17. The network device according to claim 1 further comprising:
an integrated diode bridge integrated onto the integrated circuit and coupled directly to lines of the network connector, the integrated diode bridge comprising an input side and an output side, the input side coupled to the network connector lines and the output side coupled to at least one power line and at least one ground line.
17. The network device according to claim 1 further comprising:
a T connect element and an Ethernet physical layer (PHY) module integrated into the integrated circuit, the T connect element adapted to enable ground potential of the Ethernet PHY module to float relative to earth ground; and
an integrated diode bridge integrated onto the integrated circuit and coupling individual lines of the network connector through an integrated diode into T connect elements.
18. A network communication apparatus comprising:
a transistor bridge configured for integration into an integrated circuit and adapted to regulate a power and/or data signal to ensure proper signal polarity is applied to the integrated circuit.
19. The apparatus according to claim 18 further comprising:
the transistor bridge transistors being selected from a group consisting of metal oxide semiconductor (MOS) transistors, bipolar junction transistors (BJT), junction field effect transistors (JFET), switchable devices, and impedance control devices.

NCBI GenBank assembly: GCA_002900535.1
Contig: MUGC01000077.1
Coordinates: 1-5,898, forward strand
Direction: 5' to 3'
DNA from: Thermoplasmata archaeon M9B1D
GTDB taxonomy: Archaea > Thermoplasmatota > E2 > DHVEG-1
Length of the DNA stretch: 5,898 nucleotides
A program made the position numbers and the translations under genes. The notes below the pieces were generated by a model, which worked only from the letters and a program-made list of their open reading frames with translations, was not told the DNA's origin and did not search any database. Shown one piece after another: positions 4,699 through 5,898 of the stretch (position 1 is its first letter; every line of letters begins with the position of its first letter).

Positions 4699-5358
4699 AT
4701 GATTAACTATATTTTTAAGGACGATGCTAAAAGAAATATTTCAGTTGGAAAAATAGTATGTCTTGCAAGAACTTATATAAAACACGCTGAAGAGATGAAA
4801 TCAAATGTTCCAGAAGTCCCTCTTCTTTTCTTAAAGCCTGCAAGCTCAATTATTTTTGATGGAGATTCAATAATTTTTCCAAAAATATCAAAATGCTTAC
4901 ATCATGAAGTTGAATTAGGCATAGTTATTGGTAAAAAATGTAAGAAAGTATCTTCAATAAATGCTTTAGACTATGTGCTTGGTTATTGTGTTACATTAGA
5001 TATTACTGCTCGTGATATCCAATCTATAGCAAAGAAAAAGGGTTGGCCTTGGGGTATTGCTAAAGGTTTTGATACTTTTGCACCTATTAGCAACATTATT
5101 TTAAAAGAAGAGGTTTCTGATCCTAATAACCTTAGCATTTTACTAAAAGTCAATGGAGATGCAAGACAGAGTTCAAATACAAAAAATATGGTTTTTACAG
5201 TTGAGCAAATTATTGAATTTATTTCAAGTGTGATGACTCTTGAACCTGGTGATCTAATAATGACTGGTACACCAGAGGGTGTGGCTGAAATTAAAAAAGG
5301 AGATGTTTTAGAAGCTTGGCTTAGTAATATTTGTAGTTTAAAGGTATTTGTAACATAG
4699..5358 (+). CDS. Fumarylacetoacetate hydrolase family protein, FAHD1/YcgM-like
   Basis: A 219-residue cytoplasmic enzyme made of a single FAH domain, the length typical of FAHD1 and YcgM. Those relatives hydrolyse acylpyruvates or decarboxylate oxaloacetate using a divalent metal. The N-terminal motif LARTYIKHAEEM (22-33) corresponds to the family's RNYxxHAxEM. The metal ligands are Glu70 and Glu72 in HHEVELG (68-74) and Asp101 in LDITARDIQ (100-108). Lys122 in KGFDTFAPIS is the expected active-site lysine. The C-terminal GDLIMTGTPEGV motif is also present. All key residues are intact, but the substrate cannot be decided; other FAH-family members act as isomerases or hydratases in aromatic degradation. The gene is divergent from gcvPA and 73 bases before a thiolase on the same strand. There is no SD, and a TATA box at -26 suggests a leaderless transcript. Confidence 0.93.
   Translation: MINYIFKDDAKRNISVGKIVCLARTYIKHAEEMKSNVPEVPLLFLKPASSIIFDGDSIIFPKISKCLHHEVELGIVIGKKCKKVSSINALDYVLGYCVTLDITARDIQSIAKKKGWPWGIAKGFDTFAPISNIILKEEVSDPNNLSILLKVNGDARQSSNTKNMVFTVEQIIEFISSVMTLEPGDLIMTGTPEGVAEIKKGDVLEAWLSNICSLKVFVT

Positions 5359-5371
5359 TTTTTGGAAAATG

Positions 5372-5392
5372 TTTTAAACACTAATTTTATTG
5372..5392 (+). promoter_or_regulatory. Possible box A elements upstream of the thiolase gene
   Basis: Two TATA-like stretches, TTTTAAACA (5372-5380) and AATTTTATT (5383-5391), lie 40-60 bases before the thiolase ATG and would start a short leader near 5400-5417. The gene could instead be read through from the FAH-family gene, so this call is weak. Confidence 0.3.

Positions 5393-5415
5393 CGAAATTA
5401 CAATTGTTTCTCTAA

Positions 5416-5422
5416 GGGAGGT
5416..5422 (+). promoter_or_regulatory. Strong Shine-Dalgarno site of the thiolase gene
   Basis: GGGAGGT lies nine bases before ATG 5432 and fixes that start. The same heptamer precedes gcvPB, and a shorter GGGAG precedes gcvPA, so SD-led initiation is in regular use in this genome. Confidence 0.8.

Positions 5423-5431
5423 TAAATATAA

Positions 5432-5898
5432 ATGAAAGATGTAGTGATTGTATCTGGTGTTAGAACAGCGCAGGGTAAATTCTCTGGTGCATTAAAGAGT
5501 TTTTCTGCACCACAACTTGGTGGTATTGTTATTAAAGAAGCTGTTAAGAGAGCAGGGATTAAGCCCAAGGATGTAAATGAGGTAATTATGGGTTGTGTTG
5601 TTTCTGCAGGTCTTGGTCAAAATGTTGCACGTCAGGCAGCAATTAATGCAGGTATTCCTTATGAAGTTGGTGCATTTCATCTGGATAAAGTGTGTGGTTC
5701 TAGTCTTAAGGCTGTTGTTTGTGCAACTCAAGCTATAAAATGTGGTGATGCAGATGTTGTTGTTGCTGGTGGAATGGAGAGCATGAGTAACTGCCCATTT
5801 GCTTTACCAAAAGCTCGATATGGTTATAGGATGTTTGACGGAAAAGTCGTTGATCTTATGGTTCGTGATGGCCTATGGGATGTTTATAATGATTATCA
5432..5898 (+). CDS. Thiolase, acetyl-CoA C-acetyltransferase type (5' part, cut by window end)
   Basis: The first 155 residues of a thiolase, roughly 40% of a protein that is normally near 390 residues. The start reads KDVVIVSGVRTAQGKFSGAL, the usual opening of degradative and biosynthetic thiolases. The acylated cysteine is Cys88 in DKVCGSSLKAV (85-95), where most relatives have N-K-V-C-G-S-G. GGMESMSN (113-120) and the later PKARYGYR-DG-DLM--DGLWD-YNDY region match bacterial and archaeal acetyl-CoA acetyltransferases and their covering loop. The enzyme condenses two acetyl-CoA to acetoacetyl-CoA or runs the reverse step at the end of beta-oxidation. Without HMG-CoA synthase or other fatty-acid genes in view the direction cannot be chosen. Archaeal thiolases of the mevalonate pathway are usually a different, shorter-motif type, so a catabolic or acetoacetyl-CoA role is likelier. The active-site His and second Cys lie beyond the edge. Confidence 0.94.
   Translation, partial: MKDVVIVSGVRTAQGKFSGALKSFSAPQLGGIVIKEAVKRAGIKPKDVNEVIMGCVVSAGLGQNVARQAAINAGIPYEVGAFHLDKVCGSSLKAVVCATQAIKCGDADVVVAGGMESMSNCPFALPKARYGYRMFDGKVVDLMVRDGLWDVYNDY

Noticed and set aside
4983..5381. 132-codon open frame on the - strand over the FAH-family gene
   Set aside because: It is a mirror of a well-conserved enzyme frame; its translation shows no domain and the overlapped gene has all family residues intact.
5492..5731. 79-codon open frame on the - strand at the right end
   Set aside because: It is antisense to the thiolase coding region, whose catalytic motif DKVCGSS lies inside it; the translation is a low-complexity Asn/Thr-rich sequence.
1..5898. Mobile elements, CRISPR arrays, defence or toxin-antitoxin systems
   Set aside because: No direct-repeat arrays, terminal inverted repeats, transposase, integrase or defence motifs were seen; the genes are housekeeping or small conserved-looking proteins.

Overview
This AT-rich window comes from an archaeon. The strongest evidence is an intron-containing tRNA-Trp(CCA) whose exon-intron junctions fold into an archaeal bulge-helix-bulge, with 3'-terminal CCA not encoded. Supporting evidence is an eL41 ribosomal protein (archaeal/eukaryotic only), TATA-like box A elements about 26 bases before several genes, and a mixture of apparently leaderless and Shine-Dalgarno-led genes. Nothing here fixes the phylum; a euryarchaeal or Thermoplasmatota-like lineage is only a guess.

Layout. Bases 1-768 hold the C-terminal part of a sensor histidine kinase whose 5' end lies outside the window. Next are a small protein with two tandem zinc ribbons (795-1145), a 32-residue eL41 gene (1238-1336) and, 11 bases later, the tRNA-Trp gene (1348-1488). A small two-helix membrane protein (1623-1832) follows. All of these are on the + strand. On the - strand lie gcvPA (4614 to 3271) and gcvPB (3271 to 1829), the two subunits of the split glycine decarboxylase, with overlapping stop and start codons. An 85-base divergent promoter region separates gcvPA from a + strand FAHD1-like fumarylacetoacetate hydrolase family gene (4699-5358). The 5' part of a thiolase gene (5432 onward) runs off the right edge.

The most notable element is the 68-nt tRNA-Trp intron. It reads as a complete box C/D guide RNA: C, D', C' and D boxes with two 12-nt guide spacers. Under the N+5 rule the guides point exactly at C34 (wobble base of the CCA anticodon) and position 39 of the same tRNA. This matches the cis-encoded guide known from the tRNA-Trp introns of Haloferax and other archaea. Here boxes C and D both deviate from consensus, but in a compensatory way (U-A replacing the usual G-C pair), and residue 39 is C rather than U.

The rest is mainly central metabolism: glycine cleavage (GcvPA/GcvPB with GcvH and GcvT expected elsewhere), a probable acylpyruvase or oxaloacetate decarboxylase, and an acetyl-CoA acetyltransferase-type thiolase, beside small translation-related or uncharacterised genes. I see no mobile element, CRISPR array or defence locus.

20. The apparatus according to claim 18 wherein:
the transistor bridge couples directly to lines of a network connector and regulates the power signal whereby the transistor bridge passes the data signal with substantially no degradation.
21. A network communication apparatus comprising:
a metal oxide semiconductor (MOS) bridge configured for integration into an integrated circuit and adapted to regulate a power and/or data signal to ensure proper signal polarity is applied to the integrated circuit.
22. The apparatus according to claim 21 further comprising:
the metal oxide semiconductor (MOS) bridge comprising N-channel metal oxide semiconductor (NMOS) transistors and P-channel metal oxide semiconductor (PMOS) transistors connected in a bridge configuration that emulates a diode bridge whereby pairs of NMOS transistors replace diodes that connect to ground and pairs of PMOS transistors replace diodes that connect to a power line.
23. The apparatus according to claim 21 further comprising:
a T connect element and an Ethernet physical layer (PHY) module integrated into the integrated circuit, the T connect element adapted to enable ground potential of the Ethernet PHY module to float relative to earth ground; and
a metal oxide semiconductor (MOS) bridge integrated onto the integrated circuit and coupled to the T connect element.
24. The apparatus according to claim 21 further comprising:
at least one transformer coupled across line pairs of a network connector comprising a coil and a center tap coupled to the coil, the center tapping configured to separate the power signal from the data signal; and
the MOS bridge coupled to the center tap of the at least one transformer and configured to regulate the power signal.